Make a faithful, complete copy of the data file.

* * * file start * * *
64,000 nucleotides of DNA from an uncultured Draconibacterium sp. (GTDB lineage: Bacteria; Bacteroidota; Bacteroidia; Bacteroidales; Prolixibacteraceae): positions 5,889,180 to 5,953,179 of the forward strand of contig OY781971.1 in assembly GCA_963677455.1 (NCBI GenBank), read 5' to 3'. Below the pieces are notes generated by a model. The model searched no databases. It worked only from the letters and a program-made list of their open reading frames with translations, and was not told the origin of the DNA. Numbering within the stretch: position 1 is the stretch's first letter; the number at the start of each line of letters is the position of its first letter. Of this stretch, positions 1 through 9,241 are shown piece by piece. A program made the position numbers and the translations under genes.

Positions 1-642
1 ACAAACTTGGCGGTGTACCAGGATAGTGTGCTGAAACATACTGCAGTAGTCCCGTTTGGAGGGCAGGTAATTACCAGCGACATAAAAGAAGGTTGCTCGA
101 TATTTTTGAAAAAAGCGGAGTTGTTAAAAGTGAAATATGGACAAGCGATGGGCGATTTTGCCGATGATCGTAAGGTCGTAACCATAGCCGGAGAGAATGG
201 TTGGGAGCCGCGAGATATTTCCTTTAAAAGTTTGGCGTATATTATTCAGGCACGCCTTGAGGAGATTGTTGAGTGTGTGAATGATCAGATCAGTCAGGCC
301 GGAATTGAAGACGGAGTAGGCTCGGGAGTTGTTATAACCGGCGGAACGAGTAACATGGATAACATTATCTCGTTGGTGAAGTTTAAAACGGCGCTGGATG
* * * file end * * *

64,000 nucleotides of DNA from an uncultured Draconibacterium sp. (GTDB lineage: Bacteria; Bacteroidota; Bacteroidia; Bacteroidales; Prolixibacteraceae): positions 5,889,180 to 5,953,179 of the forward strand of contig OY781971.1 in assembly GCA_963677455.1 (NCBI GenBank), read 5' to 3'. Below the pieces are notes generated by a model. The model searched no databases. It worked only from the letters and a program-made list of their open reading frames with translations, and was not told the origin of the DNA. Numbering within the stretch: position 1 is the stretch's first letter; the number at the start of each line of letters is the position of its first letter. Of this stretch, positions 1 through 9,241 are shown piece by piece. A program made the position numbers and the translations under genes.

Positions 1-642
1 ACAAACTTGGCGGTGTACCAGGATAGTGTGCTGAAACATACTGCAGTAGTCCCGTTTGGAGGGCAGGTAATTACCAGCGACATAAAAGAAGGTTGCTCGA
101 TATTTTTGAAAAAAGCGGAGTTGTTAAAAGTGAAATATGGACAAGCGATGGGCGATTTTGCCGATGATCGTAAGGTCGTAACCATAGCCGGAGAGAATGG
201 TTGGGAGCCGCGAGATATTTCCTTTAAAAGTTTGGCGTATATTATTCAGGCACGCCTTGAGGAGATTGTTGAGTGTGTGAATGATCAGATCAGTCAGGCC
301 GGAATTGAAGACGGAGTAGGCTCGGGAGTTGTTATAACCGGCGGAACGAGTAACATGGATAACATTATCTCGTTGGTGAAGTTTAAAACGGCGCTGGATG